• You can deliver food to senior centers or volunteer to drive older adults to grocery stores.
  • If you have children in school, you can learn about the food assistance programs and advocate to enhance them.

A lot of good work has been done to fight food insecurity up to this point. Businesses, nonprofit organizations and individuals can look at what's been done and build upon that to increase the availability of resources in their communities.

Expert Insight on Hunger Assistance Resources

To learn more about food insecurity issues in our country, MoneyGeek spoke with several industry leaders and academics. They provided insights into the range of household food programs and discussed alternatives for those who may not qualify for federal assistance.

To learn more about food insecurity issues in our country, MoneyGeek spoke with several industry leaders and academics. They provided insights into the range of household food programs and discussed alternatives for those who may not qualify for federal assistance.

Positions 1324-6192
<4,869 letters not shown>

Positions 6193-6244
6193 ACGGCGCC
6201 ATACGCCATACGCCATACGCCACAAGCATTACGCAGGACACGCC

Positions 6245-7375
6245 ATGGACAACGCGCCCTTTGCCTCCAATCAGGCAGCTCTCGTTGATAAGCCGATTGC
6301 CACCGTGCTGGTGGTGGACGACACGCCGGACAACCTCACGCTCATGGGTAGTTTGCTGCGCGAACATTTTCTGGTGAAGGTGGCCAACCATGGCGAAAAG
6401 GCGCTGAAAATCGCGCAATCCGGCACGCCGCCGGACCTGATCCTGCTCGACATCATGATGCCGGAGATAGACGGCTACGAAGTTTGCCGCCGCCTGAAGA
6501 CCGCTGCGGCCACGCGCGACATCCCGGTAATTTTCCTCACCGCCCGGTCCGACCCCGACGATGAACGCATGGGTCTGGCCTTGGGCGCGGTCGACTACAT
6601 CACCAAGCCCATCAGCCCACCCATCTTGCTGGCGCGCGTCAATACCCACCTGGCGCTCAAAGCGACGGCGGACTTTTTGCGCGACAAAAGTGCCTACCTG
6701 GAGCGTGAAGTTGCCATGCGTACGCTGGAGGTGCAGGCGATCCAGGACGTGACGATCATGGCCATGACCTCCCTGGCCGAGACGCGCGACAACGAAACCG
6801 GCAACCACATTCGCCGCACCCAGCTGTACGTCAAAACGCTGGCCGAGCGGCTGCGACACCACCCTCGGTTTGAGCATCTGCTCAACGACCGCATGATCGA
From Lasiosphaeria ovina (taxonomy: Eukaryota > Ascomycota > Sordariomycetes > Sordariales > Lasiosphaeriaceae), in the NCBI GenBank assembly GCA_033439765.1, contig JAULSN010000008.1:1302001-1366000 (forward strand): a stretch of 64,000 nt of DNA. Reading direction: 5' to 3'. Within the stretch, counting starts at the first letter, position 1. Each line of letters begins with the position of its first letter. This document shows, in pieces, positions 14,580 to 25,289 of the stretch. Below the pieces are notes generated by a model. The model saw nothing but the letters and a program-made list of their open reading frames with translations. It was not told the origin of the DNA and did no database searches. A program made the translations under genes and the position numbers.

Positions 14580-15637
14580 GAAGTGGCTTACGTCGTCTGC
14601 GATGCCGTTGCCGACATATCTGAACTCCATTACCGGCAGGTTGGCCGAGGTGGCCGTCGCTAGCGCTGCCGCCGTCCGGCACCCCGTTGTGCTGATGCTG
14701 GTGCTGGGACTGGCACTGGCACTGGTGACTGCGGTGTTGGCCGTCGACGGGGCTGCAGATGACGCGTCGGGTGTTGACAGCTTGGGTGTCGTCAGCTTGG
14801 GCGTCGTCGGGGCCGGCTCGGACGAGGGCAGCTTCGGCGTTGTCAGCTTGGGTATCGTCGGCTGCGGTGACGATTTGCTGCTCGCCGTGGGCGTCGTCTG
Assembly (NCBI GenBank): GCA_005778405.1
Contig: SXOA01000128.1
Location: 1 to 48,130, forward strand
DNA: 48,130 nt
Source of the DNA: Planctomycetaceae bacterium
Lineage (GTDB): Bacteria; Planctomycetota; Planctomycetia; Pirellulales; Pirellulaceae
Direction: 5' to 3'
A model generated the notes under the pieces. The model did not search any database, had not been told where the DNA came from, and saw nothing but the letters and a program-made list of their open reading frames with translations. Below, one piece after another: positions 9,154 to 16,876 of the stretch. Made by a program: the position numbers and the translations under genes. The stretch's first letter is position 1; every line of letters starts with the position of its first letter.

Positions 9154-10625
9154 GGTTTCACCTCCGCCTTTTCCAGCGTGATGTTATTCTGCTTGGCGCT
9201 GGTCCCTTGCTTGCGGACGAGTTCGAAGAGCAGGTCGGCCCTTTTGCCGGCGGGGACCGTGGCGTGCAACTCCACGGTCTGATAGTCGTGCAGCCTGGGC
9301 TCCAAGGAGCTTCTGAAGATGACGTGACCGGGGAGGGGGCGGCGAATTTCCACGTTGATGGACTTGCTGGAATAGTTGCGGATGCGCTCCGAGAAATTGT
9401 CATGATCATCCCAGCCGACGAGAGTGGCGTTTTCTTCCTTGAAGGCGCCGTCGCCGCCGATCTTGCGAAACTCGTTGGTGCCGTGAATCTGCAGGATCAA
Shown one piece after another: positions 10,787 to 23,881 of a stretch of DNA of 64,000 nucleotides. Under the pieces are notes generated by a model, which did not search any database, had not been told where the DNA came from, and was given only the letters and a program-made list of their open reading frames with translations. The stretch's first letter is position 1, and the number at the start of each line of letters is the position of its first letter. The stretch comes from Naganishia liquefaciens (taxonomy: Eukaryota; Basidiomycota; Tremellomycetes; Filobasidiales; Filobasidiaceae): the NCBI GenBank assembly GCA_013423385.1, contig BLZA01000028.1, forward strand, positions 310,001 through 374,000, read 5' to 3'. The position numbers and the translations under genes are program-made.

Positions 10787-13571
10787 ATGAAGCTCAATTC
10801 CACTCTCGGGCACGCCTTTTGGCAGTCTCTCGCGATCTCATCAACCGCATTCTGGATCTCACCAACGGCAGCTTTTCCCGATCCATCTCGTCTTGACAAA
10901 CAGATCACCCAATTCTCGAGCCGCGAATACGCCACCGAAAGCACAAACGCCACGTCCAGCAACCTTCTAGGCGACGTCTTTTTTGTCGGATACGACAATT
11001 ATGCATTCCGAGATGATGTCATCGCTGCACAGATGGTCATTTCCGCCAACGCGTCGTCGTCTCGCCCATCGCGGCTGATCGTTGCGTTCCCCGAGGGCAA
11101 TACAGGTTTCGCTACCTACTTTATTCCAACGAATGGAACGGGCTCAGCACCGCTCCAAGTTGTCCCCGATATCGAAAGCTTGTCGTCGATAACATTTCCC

1. We know that COVID-19 has greatly impacted food insecurity. What efforts are being made, local or nationally, to help families?
  2. Where can those who don’t qualify for federal assistance go for help?
Cindy Fitch, Ph.D.
Cindy Fitch, Ph.D.Associate Dean for Research at West Virginia University Extension Service
Diana Cuy Castellanos
Diana Cuy CastellanosAssistant Professor of Dietetics and Nutrition, University of Dayton
Mark Bittman
Mark BittmanCookbook Author and Former Food Journalist and Columnist
Suzanna Martinez
Suzanna MartinezAssistant Professor, University of California, San Francisco in the Department of Epidemiology and Biostatistics
Roxanne Moore